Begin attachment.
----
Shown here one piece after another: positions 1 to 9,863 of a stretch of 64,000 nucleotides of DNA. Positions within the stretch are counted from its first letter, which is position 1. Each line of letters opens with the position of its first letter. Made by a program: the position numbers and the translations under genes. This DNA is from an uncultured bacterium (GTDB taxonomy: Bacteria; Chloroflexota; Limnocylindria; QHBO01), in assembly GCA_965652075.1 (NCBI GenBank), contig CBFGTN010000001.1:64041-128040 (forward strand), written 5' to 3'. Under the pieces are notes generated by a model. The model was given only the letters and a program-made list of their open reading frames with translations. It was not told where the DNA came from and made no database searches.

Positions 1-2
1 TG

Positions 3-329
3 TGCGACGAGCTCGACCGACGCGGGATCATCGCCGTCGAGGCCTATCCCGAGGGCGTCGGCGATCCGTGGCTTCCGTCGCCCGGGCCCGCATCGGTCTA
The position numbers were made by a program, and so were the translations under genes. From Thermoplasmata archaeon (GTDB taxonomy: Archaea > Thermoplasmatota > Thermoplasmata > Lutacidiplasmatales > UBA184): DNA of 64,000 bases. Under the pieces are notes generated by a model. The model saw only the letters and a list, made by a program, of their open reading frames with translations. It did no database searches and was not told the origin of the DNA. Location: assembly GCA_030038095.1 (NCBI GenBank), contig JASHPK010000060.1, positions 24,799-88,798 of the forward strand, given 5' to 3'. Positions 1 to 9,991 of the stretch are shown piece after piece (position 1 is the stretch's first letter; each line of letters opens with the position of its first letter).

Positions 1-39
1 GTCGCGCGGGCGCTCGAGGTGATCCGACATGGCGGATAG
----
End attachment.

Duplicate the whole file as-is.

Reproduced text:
Shown here one piece after another: positions 1 to 9,863 of a stretch of 64,000 nucleotides of DNA. Positions within the stretch are counted from its first letter, which is position 1. Each line of letters opens with the position of its first letter. Made by a program: the position numbers and the translations under genes. This DNA is from an uncultured bacterium (GTDB taxonomy: Bacteria; Chloroflexota; Limnocylindria; QHBO01), in assembly GCA_965652075.1 (NCBI GenBank), contig CBFGTN010000001.1:64041-128040 (forward strand), written 5' to 3'. Under the pieces are notes generated by a model. The model was given only the letters and a program-made list of their open reading frames with translations. It was not told where the DNA came from and made no database searches.

Positions 1-2
1 TG

Positions 3-329
3 TGCGACGAGCTCGACCGACGCGGGATCATCGCCGTCGAGGCCTATCCCGAGGGCGTCGGCGATCCGTGGCTTCCGTCGCCCGGGCCCGCATCGGTCTA
The position numbers were made by a program, and so were the translations under genes. From Thermoplasmata archaeon (GTDB taxonomy: Archaea > Thermoplasmatota > Thermoplasmata > Lutacidiplasmatales > UBA184): DNA of 64,000 bases. Under the pieces are notes generated by a model. The model saw only the letters and a list, made by a program, of their open reading frames with translations. It did no database searches and was not told the origin of the DNA. Location: assembly GCA_030038095.1 (NCBI GenBank), contig JASHPK010000060.1, positions 24,799-88,798 of the forward strand, given 5' to 3'. Positions 1 to 9,991 of the stretch are shown piece after piece (position 1 is the stretch's first letter; each line of letters opens with the position of its first letter).

Positions 1-39
1 GTCGCGCGGGCGCTCGAGGTGATCCGACATGGCGGATAG